3 Ways HR define the new normal

In human and public health terms, the COVID-19 pandemic is tragic and causes major economic chaos, leading to a full shutdown in some industries. In comparison, others have had to expand support teams quickly and increase production to satisfy increased requests, as several businesses have to shift to remote work overnight.

HR is a key section in ensuring corporate cohesion, leading attempts to improve and supporting employee decisions. The new normal’s best practices that enable better decisions and operational efficiency was defined by the most effective HR teams.

Very quickly, the corona crisis presented many businesses with a long-held scenario: workers who work from home and collaborate through digital technology and resources. A perfect remote work setup – provided that the right digital processes have been established.

HR administrators have played very special positions with workers in recent weeks: from emergency responders and trustworthy advisers to mentors and encouragers.

However, they also serve as strategic management associates. After all, what do companies hope to do if their main assets – staff – cannot function properly? Whether internal connectivity isn’t sufficient or people go insane working from home  if systems have not been digitized?

Over the last years, HR has had to adjust to evolving business conditions, try new ways and set new goals. The emphasis has been centered on structural topics, such as employee wellness, digital processes, a strong organizational culture and the sustainable management of talent. And this is not only a short chapter in the annals of corporations, it marks the beginning of a new age. This is why HR now has to be prepared for the ‘new normal.’

Using best practices HR to maintain business continuity in the crisis

The initial reaction begins with the maintenance of company stability during a crisis. That involves the introduction of health and security initiatives such as protocols to distance people from their social environment to monitor virus transmission, home-work policy and mass onboarding for businesses which need to extend their offerings, such as home delivery, which are currently more demanding.

The next step of market continuity is the rehabilitation, which involves the creation of ways to minimize the effect of the epidemic on the health and well-being of employees, and measures to normalize supply and demand so that companies can rebound from the sudden circumstances.

The last step in crisis-oriented business continuity is to move for a new normal that can adapt to situations.

Driving transformation to achieve a New Normal

Before the epidemic, many businesses were transforming their organizations to enhance digital agility and improve their competitiveness. HR leaders have paved the road to transition by building companies’ environments, consistent with telecommuting and placing technological assets in place to sustain remote employment, in competition with increasingly qualified Millennium and Generation Z employees.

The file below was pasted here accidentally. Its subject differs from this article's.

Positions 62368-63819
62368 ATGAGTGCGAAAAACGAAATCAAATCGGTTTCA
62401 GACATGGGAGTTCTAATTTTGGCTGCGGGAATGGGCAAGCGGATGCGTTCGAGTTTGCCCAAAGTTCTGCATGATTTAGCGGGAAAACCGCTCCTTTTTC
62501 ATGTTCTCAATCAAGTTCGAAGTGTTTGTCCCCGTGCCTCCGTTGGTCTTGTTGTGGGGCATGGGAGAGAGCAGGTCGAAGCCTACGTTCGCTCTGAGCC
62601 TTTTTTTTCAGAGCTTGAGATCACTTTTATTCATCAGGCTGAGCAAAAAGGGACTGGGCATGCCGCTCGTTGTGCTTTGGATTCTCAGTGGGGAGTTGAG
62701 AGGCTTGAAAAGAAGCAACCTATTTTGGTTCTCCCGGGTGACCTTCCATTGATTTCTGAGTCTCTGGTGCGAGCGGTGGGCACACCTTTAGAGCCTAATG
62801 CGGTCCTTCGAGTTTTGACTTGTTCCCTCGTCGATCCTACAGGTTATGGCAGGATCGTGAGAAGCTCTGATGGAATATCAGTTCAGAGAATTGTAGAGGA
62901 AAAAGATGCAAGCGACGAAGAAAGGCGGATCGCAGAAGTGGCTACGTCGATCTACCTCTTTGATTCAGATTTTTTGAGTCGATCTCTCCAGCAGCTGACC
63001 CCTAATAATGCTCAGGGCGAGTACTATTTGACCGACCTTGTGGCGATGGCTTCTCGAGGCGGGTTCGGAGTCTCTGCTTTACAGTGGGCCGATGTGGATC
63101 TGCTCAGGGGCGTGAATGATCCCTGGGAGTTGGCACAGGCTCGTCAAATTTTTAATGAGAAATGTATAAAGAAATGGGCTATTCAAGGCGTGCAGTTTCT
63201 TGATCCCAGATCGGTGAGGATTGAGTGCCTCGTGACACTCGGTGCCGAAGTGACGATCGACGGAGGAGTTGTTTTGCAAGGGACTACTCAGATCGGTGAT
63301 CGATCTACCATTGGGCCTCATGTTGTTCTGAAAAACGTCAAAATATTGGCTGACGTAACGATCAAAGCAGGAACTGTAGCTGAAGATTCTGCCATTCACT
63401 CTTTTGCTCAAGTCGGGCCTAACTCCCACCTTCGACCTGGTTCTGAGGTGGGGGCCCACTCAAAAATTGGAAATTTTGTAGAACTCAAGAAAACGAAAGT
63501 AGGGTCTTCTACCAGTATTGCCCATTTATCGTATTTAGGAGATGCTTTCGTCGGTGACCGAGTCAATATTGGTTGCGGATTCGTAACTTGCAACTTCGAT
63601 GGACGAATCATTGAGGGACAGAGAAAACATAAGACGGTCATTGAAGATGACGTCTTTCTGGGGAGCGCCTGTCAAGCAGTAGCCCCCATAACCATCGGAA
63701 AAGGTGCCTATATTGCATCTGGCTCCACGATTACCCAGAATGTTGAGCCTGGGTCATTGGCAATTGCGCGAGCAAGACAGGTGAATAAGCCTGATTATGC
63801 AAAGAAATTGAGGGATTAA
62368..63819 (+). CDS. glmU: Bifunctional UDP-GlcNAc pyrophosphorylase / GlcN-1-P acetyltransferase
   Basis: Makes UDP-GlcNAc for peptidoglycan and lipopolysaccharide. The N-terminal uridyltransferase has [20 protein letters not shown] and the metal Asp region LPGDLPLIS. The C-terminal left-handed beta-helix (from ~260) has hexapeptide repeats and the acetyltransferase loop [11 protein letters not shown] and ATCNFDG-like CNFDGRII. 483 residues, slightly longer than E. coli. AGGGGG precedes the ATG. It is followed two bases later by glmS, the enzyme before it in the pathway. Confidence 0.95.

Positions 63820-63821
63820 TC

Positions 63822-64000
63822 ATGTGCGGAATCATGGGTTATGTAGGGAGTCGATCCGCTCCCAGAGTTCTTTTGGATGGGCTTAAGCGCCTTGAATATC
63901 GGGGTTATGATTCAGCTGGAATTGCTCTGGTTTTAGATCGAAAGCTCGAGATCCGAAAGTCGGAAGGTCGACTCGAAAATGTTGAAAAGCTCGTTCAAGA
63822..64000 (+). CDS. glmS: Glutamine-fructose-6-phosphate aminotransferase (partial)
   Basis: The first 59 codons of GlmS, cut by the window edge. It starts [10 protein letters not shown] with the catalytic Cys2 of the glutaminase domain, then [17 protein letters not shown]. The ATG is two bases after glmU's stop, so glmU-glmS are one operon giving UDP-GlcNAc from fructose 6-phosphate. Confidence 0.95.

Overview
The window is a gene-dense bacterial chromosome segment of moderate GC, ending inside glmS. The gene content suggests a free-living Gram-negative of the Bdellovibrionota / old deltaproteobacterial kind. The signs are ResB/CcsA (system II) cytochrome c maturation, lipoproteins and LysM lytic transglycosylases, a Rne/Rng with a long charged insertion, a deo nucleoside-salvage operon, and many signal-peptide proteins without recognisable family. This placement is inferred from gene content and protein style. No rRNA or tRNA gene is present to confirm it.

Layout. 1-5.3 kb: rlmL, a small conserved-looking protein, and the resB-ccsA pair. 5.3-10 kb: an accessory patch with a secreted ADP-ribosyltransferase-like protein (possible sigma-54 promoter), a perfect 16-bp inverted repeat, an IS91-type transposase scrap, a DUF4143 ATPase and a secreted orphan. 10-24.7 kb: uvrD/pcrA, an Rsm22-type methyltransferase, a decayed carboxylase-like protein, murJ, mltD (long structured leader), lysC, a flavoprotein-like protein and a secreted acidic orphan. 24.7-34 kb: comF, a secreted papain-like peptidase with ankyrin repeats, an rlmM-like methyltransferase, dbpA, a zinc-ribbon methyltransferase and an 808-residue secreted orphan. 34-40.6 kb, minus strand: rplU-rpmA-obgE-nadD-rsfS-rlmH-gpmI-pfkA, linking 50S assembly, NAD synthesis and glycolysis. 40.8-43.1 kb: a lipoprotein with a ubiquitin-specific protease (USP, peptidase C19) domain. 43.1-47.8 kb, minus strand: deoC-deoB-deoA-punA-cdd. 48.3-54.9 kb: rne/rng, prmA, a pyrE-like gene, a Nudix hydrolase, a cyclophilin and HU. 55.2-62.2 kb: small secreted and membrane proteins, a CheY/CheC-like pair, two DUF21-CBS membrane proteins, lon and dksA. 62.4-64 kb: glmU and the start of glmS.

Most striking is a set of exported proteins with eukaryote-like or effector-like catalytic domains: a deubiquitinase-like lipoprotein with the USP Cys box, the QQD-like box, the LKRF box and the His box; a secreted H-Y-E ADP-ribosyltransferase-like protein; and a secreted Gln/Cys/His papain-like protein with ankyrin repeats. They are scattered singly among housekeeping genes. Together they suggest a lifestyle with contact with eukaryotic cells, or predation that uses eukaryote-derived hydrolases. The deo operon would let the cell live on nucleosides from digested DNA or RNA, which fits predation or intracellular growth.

These transformations were made urgent with the pandemic’s social distancing procedures which need companies to redefine regular activities. HR teams increase and demonstrate their importance as partner companies, provide data and insights as well as identify the ways market executives must handle complex variables requiring an agile response.

For example, the assets required for competitiveness for remote employees, including technical support, are identified by HR teams. They are also involved in strategic planning in order to secure workers and to improve production under difficult conditions. Most effective teams develop essential knowledge and expertise while maintaining the commitment and protection of workers.

Advicing for making staffing decisions in uncertain times

HR must be able to easily recognise the vital positions when making short- or long-term crisis management strategies. The vacancies will include workers in the impacted regions, jobs specifically related to the manufacturing or the distribution of the service and roles filled by key contractors and clients, depending on the type of company.

HR teams analyze the roles and establish what companies can handle market increases and find extra personnel to be used for contingency purposes. The first phase in preparing for difficult times is the development of function categories:

  • Essential: staff that must in all conditions be present.
  • Temporary suspension: employees who will stop for a limited time
  • Extensive suspension: staff who may be fired indefinitely or for a long time

HR teams categorizing workers may assess whether they are able to perform critical tasks as situations change and if not, undertake measures such as cross-training, qualification or temporary or contracted staff search for back-ups. HR teams who complete these measures early and make changes when situations require are best placed in crisis success.

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